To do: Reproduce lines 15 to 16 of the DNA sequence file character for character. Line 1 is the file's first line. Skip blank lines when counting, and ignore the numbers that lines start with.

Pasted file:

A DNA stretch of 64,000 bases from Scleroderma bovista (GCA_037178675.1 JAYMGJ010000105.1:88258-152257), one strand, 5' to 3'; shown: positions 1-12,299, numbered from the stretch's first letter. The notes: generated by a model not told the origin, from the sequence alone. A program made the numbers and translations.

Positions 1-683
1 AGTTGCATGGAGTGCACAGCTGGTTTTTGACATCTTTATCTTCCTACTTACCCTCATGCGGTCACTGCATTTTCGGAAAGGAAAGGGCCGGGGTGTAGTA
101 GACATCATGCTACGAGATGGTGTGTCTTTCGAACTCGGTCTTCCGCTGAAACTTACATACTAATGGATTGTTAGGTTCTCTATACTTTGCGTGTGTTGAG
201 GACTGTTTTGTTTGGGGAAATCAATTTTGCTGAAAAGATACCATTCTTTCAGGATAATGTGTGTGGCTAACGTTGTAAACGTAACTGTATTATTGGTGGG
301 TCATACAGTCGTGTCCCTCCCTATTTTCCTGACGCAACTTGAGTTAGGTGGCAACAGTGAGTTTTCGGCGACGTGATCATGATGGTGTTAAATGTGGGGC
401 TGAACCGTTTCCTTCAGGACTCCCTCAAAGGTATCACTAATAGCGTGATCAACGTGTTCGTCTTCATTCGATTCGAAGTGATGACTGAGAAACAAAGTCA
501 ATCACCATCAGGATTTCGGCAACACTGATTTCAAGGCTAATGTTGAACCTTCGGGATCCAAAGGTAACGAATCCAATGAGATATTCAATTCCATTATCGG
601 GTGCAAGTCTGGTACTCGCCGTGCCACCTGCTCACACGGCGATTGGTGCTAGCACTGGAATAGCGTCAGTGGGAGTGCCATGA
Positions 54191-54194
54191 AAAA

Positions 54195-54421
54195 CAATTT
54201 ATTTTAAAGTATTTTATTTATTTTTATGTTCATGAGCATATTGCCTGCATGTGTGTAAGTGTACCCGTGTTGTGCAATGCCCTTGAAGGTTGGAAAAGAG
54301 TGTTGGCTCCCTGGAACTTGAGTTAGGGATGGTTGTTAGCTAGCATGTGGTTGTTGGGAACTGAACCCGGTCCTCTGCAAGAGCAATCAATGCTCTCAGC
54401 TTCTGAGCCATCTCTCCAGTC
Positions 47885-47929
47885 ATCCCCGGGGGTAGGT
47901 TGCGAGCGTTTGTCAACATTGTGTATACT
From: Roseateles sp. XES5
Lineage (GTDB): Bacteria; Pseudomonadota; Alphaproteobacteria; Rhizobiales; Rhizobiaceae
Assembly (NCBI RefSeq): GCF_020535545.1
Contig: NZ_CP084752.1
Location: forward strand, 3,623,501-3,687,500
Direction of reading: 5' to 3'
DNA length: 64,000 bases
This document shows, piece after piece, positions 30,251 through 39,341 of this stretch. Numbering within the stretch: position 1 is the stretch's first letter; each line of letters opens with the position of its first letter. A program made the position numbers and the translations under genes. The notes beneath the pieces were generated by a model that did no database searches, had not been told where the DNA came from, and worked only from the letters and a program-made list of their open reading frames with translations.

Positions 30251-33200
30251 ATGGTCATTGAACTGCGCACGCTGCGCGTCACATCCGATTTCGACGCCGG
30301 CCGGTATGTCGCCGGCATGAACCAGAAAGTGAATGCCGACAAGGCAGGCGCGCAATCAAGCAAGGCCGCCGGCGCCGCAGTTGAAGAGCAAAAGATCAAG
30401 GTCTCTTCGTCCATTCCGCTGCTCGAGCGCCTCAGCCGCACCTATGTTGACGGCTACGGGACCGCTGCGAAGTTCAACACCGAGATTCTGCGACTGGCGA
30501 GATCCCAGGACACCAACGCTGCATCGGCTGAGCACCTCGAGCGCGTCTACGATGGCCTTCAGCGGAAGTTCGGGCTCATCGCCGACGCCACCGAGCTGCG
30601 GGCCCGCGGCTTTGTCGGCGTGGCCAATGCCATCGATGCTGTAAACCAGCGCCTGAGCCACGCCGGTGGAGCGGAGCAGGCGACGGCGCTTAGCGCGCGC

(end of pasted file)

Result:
54301 TGTTGGCTCCCTGGAACTTGAGTTAGGGATGGTTGTTAGCTAGCATGTGGTTGTTGGGAACTGAACCCGGTCCTCTGCAAGAGCAATCAATGCTCTCAGC
54401 TTCTGAGCCATCTCTCCAGTC